"So, it was natural to investigate whether the birds had mutations in the same genes. Interestingly enough, the answer is yes and no. The birds have mutations in the area that regulates sodium channels, and which we expect gives them this ability to tolerate the toxin, but not in the exact same places as the frogs," says Kasun Bodawatta.
He adds: "Finding these mutations that can reduce the binding affinity of Batrathotoxin in poisonous birds in similar places as in poison dart frogs, is quite cool. And it showed that in order to adapt to this Batrachotoxin lifestyle, you need some sort of adaptation in these sodium channels".
Therefore, these studies of the birds establish that while their neurotoxin is similar to that of the South American poison dart frogs, the birds developed their resistance and ability to carry it in the bodies independently of the frogs. This is an example of what biologists refer to as convergent evolution.
Applicability despite basic research
This basic research will primarily contribute to a better understanding of New Guinea’s birds and how different animal species not only acquire a resistance to toxins but use them as a defense mechanism.
Other aspects of the research have the potential to help ordinary people. The toxin conquered by the birds over time is closely related to other toxins, such as the one responsible for shellfish poisoning.
"Obviously, we are in no position to claim that this research has uncovered the holy grail of shellfish poisoning or similar poisonings, but as far as basic research, it is a small piece of a puzzle that can help explain how these toxins work in cells and in the body. And, how the bodies of certain animals have evolved to tolerate them," says Knud Jønsson.
Ten-meter-long nets stretch between poles in the middle of one of the world's most pristine and impassable jungles. Two tents are set up in a tiny rainforest encampment beside the nets. A few small logs have been chopped away at with machetes and fashioned into a rickety little table where a few items of research gear find protection from the rain under a tarpaulin brought along by the researchers.
"Life as a bird researcher in New Guinea is not exactly comfortable. It is hot, wet and even comes with a bit of anxiety from time to time. If you aren’t prepared and haven’t made agreements with the locals, going in cold can be downright dangerous," says Knud Jønsson from the Natural History Museum of Denmark.
The researchers received a government-issued permit to conduct research prior to their trip. But since the Papua New Guinean government does not own the forest land, it was crucial to contact, negotiate and come to an agreement with the people who live in the Saruwaged Range, where the study took place. This work was also facilitated by the New Guinea Binatang Research Centre, who has well-established connections with many villages in Northern Papua New Guinea.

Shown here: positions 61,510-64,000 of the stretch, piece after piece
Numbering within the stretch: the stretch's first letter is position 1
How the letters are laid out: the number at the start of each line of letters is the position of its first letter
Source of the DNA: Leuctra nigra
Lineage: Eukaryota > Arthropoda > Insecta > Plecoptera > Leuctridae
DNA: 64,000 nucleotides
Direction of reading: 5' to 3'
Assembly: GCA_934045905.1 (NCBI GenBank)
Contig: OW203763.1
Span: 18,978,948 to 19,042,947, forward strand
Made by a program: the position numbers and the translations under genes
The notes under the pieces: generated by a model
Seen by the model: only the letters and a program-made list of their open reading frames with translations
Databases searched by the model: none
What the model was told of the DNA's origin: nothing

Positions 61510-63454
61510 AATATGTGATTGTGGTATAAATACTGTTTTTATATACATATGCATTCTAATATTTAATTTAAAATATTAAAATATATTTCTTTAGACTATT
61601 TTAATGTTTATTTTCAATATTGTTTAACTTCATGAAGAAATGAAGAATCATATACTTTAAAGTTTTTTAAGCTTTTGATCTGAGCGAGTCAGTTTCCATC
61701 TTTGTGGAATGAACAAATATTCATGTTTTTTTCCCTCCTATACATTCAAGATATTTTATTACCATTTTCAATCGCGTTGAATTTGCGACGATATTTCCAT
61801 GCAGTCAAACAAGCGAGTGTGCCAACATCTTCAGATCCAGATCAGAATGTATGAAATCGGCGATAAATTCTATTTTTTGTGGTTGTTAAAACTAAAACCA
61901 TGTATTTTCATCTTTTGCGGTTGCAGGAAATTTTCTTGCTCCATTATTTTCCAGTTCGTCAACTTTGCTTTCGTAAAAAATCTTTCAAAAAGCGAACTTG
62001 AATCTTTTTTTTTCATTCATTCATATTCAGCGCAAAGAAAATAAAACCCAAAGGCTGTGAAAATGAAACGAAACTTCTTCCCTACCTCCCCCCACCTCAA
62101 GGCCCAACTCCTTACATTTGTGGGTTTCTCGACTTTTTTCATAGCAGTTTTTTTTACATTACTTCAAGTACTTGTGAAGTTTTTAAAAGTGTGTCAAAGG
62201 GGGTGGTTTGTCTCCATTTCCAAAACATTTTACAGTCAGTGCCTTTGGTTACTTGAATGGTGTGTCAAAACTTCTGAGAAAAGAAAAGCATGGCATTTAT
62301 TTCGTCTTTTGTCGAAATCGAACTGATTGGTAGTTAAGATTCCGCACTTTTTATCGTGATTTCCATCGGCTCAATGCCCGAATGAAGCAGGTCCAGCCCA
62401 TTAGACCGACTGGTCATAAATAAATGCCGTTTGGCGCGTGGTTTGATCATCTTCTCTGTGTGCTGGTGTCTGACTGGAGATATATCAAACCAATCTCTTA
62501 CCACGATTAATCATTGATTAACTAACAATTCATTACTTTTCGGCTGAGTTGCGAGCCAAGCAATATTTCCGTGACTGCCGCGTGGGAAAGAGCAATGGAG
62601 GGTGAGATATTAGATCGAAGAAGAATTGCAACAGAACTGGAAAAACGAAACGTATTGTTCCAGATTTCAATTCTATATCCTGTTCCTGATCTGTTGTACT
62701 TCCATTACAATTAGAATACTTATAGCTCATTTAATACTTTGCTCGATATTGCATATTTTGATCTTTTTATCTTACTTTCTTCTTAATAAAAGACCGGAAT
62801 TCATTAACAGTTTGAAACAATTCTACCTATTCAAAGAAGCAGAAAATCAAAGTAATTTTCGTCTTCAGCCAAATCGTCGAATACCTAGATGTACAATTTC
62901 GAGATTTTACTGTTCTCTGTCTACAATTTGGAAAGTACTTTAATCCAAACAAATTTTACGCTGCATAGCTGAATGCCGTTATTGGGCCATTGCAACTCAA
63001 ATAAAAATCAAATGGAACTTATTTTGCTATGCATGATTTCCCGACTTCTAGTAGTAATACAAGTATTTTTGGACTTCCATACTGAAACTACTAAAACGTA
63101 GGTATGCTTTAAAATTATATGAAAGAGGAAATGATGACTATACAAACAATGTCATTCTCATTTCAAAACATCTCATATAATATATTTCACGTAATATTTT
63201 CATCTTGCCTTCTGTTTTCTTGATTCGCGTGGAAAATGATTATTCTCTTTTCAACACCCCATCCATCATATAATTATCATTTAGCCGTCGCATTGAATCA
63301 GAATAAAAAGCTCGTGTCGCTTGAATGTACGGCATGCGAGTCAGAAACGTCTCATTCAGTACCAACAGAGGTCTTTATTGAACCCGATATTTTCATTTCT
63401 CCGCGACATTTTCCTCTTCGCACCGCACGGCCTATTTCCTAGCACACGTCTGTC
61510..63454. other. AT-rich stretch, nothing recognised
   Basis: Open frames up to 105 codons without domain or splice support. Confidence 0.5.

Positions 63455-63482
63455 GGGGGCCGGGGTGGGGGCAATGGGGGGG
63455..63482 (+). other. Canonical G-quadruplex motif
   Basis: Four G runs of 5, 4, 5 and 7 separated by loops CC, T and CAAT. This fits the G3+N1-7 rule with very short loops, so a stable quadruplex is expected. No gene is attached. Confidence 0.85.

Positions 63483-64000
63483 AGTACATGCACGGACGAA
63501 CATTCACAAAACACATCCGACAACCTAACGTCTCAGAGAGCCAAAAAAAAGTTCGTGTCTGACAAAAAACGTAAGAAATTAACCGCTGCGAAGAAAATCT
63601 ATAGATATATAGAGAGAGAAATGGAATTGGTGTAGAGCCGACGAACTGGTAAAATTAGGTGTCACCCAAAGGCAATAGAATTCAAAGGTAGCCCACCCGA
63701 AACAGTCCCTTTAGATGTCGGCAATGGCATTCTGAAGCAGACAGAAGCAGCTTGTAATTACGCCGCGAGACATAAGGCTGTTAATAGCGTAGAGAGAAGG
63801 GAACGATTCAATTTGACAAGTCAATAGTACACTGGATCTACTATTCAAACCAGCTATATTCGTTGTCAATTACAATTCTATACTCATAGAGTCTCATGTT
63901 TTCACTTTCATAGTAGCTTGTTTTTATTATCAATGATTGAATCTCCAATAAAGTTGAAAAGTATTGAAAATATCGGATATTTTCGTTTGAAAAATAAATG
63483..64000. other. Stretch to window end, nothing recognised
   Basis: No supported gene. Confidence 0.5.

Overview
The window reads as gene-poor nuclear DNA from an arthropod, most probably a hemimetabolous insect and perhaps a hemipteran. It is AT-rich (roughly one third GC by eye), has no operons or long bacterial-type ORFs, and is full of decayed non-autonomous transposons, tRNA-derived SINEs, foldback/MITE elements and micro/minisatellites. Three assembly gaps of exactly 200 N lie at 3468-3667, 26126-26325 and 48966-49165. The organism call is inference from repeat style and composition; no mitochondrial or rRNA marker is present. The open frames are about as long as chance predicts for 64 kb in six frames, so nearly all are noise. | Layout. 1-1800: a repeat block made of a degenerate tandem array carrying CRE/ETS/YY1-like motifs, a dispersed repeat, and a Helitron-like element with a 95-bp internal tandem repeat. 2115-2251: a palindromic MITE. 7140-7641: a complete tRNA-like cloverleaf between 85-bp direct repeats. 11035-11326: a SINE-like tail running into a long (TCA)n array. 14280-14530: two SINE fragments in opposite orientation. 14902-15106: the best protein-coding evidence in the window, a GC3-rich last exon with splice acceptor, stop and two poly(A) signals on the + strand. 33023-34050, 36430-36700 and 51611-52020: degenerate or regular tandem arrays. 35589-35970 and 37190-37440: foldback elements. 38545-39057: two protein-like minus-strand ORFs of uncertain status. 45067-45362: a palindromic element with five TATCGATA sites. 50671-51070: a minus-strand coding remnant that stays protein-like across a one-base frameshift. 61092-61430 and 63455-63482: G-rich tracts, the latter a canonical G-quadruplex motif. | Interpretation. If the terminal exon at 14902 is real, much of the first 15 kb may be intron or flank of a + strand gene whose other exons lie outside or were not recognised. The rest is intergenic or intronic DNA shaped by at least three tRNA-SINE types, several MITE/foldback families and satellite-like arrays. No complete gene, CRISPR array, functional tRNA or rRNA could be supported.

"After landing the small propeller plane on a strip of dirt in the middle of the forest and far from much else, we moved ahead with machetes, hacking paths through the jungle with a group of local helpers," says Kasun Bodawatta.
"These people are cool. And as long as one respects their ways and takes care not to bother the spirits, they're really nice. The way they move through the forest in bare feet is truly impressive. Kasun and I were just moving around clumsily, tripping over roots in our big boots,” laughs Knud Jønsson
Experience had taught them to remain vigilant in camp despite their agreement with the local tribal village.
"On a previous trip, we experienced ten men from a neighboring village suddenly standing in the camp with machetes – they can be (and regularly are) equally well used on vegetation and humans. They were angry and had a completely different perception of where the village boundaries were than the leaders of the tribal village with whom we had made the agreement," says Knud Jønsson of the Natural History Museum of Denmark.
This is why local collaborators are always involved in our work. Their inclusion have multiple aims. They help with practicalities and we transfer knowledge to those interested. However, they also serve an important purpose is to legitimize the presence of the researchers. Things can go horribly wrong if there are any doubts.
The rainforest is filled with small villages inhabited by a diversity of tribal people who often skirmish. Fifty years ago, such quarrels involved cannibalism. And while traditions of tribal enemies eating one another in Papua New Guinea were officially laid to rest a half century ago, there have been cases of "ex-cannibals" overstepping the law.
"What happens in the forest is difficult for the government to know much about. Of course that increases the tension for us. Conducting research in a environment where you need to have so much focus on safety is quite unique. But even though it can be tough, it’s also everything you ever dreamed of as a biologist," says Knud Jønsson.
About the research: Important collaborators
Haofu Hu: previous Postdoctoral researcher at the Natural History Museum of Denmark
Christine Beemelmanns’s group at Chemical Biology of Microbe–Host Interactions, Leibniz Institute for Natural Product Research and Infection Biology e. V., Hans-Knöll-Institute, Jena, Germany.
Michael Poulsen’s group: Section for Ecology and Evolution, Department of Biology, University of Copenhagen, Copenhagen, Denmark
New Guinea Binatang Research Center and all the local field assistants.
Knud Andreas Jønsson
Biologist, External scientific assistant
The Natural History Museum of Denmark
University of Copenhagen